Velocity Credit Union Product Strategy and Feature Brief
The goal of a product strategy and feature brief is to explain a product’s roadmap and the reasoning behind its creation so as to create alignment around the purpose and priority level of specific features. This is the document a product manager uses to convince her team, peers, and bosses that she has made the right decisions about which features should be shipped and when.
Insights and Value Promise
To create a product strategy and feature brief for my Velocity Credit Union (VCU) app, my first step was to elaborate on the reasoning behind my product roadmap. In other words, I did further research to ground the logic behind the order in which I chose to develop the VCU app features. The object of this exercise was not to complete the normal, extremely rigorous ethnographic research I would have preferred to have done to form insights, but rather to find secondary research that could help me form a cogent stance about which features should be prioritized.
What I found in doing secondary research was that credit unions everywhere are struggling to attract younger members. Younger members (people between the ages of 18 and 40) are extremely important to the health of any credit union because they are the ones most likely to be taking out loans to buy houses or cars, and credit unions make the majority of their money from the interest on the loans they give out. Consequently, I focused in on the behavior of millennials and how the VCU app could appeal to their needs. I then wrote then formed the following insights:
Those insights led to the Velocity Credit Union value promise: We promise to minimize our clients’ anxiety and frustration surrounding banking so that they are free to pursue their long-term financial goals.
This value promise addresses the expectations, emotions, and aspirations of the VCU members.
Having laid out that guiding principle, I then proceeded to create a high level strategic roadmap for building out the features of the VCU app.
The intent and goal of each release are different and driven by the insights listed above.
For the MVP of our product, the intent is to enable clients to never have to go to a physical VCU location to complete a common transaction, thus supporting their standard banking expectations.
For the v2 features (Automation), the intent is to enable clients to schedule transactions in advance and create repeated transactions. This will allow users to have a “set it and forget it” banking mentality, satisfying their desire to not have to be reminded about repetitive financial chores.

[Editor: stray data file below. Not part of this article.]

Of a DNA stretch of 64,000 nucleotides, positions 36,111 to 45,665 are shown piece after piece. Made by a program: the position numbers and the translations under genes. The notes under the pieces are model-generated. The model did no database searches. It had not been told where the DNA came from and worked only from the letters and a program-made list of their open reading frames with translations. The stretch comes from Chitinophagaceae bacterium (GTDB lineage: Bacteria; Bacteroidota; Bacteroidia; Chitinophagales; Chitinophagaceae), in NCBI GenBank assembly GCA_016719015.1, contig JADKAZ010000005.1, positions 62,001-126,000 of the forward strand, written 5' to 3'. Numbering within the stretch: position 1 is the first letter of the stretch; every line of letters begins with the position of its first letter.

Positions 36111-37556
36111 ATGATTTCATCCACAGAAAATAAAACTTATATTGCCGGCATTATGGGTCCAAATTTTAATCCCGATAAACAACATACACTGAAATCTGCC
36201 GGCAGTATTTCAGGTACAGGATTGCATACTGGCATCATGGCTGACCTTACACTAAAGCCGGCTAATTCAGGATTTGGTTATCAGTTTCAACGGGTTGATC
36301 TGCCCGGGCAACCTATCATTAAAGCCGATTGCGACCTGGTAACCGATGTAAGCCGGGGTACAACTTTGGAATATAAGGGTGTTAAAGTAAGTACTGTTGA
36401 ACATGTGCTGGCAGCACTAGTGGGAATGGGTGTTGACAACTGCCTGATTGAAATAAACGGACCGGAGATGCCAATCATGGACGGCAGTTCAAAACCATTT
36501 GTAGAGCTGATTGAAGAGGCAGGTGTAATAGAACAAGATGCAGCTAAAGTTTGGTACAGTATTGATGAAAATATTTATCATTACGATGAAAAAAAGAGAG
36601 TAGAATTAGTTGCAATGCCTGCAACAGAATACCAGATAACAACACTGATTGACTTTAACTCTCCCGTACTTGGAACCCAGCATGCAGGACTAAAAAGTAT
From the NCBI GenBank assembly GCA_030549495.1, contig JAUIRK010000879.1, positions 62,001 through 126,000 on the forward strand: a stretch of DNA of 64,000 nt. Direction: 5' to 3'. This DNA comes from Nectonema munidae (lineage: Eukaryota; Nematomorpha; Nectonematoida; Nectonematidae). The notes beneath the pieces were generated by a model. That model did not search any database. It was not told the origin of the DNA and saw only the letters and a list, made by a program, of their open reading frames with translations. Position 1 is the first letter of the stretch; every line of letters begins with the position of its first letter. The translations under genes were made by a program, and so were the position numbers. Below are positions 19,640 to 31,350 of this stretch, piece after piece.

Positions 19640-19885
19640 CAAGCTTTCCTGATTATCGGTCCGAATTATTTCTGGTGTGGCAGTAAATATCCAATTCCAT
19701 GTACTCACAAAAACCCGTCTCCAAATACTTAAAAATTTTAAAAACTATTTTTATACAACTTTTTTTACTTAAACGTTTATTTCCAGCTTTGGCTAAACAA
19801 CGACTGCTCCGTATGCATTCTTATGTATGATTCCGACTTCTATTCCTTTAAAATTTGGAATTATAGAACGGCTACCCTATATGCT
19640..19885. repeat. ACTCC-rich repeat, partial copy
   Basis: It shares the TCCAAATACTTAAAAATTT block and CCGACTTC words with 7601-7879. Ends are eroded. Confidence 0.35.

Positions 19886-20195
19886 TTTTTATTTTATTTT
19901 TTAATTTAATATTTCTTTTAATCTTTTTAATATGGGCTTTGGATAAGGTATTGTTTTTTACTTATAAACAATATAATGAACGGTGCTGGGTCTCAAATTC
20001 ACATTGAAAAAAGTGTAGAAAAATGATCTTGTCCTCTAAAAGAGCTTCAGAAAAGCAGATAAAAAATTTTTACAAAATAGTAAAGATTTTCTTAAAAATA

The goal of the v3 (Convenience) release of the VCU app is to support users to minimize the information they need to remember or find in order to complete their banking tasks. The goal of this release corresponds to the third insight listed above: millennials often do not keep track of the contact information of the individuals and businesses with whom they transact, and so often feel frustrated and lost when expected to recall or find details about them.
Finally, the goal of v4 (Safe to Spend) of the VCU app is to support users’ long-term financial health by enabling clients to live free from worry about overdrawing their accounts and build good savings habits. This release is designed specifically to address the concerns raised in the fourth insight listed above: Many low-income millennials fear over-drafting on their accounts to the point of preferring to deal completely in cash.
The final step in creating a product strategy and feature brief is to provide a more detailed explanation of each feature that explains the value it will deliver to customers and how it reflects the value promise for the product as a whole. Here are a few examples:
These more specific feature breakdowns conclude the product strategy and feature brief. You can view the brief in its entirety here.
Having reached the end of the brief, anyone reading it should now know exactly which features the product manager is proposing to build, why those features are critical to the value promise of the product as a whole, and why the features should be built on the schedule that the product manager has proposed. For the VCU app, this means that each feature has been justified and prioritized based on the behavioral insights listed above about the millennial users VCU is trying to attract. With that grounding, I, as product manager, would have a strong set of arguments with which to approach any higher-up to convince them to give funding and time to the features I have identified as being most important.